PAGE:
Judge Rules Against Syracuse University Students' Free Speech Rights
A shortsighted decision that makes little sense.
A judge has dealt a significant blow to the free speech rights of students at Syracuse University, a private school in New York.
James McClusky, a justice of the New York Supreme Court 5th Judicial District, ruled earlier this month that Syracuse may suspend several members of the Theta Tau fraternity for private, offensive behavior—despite the promise, contained within the university's student code of conduct, that students generally have the right to express themselves freely.
Syracuse first took action against the students in June after video footage of them privately roasting one another—making immature and demeaning but satirical comments about each other—were leaked to the student newspaper. The language used by the students was offensive, and Syracuse's administration was right to describe it as "extremely racist, anti-Semitic, homophobic, sexist, and hostile to people with disabilities." Note, though, that this was a private, comedic event, and the hurtful language was aimed at willing participants.
In any event, the student code of conduct states that students "have the right to express themselves freely on any subject provided they do so in a manner that does not violate the code." Administrators characterized the speech as harassing and threatening, and thus outside the protection of the code.
McClusky disagreed, writing that he could imagine some on campus feeling threatened "after a debate on abortion, a debate on the support of Israel, or a debate on the confirmation of Justice Kavanaugh, issues upon which one would think an institution of higher education would encourage debate."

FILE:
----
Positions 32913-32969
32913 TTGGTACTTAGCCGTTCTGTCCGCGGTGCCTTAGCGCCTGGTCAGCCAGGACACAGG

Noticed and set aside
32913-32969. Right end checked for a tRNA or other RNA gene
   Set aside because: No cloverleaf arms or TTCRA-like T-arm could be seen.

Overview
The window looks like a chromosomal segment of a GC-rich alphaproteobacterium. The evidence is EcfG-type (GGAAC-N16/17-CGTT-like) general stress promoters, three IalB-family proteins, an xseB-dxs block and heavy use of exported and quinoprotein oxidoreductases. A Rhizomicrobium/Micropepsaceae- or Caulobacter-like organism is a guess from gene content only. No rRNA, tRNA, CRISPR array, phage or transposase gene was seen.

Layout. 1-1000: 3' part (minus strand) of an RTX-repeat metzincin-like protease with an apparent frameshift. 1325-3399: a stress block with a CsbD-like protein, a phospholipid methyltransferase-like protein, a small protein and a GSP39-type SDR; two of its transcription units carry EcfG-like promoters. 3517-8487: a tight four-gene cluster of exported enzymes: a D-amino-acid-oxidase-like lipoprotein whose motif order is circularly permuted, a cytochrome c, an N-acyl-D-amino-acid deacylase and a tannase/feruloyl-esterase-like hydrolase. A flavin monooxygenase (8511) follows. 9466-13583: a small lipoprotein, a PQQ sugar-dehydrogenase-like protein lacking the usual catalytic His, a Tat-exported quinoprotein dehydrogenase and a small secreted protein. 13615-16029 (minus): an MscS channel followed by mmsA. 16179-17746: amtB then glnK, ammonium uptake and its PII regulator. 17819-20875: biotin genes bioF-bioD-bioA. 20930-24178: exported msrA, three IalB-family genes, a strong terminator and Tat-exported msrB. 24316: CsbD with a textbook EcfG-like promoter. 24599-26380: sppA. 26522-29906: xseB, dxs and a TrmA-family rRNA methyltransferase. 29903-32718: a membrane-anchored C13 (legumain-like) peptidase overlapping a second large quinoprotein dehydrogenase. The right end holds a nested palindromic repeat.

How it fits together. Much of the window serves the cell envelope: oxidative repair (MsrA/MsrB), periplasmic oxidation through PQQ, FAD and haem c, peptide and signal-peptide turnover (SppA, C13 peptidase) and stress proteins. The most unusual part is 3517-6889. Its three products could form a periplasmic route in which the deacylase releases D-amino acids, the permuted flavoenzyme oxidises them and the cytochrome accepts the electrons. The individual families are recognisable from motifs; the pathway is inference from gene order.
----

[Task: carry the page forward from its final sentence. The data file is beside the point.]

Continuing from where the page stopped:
But despite outlining a rationale for overturning the punishments, the judge ultimately sided with Syracuse. "The Court will not overturn this finding," he wrote.
The Foundation for Individual Rights in Education's Zach Greenberg characterized the decision as "contradictory" and reckless:
FIRE is disappointed that this court refused to apply one of the most basic principles of our legal system: Institutions must generally adhere to the promises they make, especially the clear, written policies advertised by a university in its student code of conduct and similar policy materials. Just as a college cannot take a student's tuition and then refuse to provide any sort of education, SU may not purport to uphold its students' expressive rights and then suspend them for speech protected under First Amendment standards.
FIRE has called out this hypocrisy again and again at SU, a university that has the words of the First Amendment emblazoned on its school of communications, yet continually displays a disturbing disregard for freedom of speech. From SU's expulsion of an education student for his Facebook post to its investigation of a law student over his satirical blog, the university has made it clear that its stated commitment to student rights is worthless.
This court ruling will only encourage private schools like SU to create, advertise, and then refuse to enforce illusory promises of free speech. Based on the logic of this ruling, students at private colleges can be expelled for flaunting universities rules, but these colleges should fear no consequences for defaulting on their obligations. SU students should know that their expressive freedoms are determined not by university policy, but by the arbitrary whims of university administrators, who may defy student's rights with impunity.
The students plan to appeal the decision, and for good reason. Universities that make free speech guarantees must keep their promises, even when the speech in question embarrasses or offends the campus.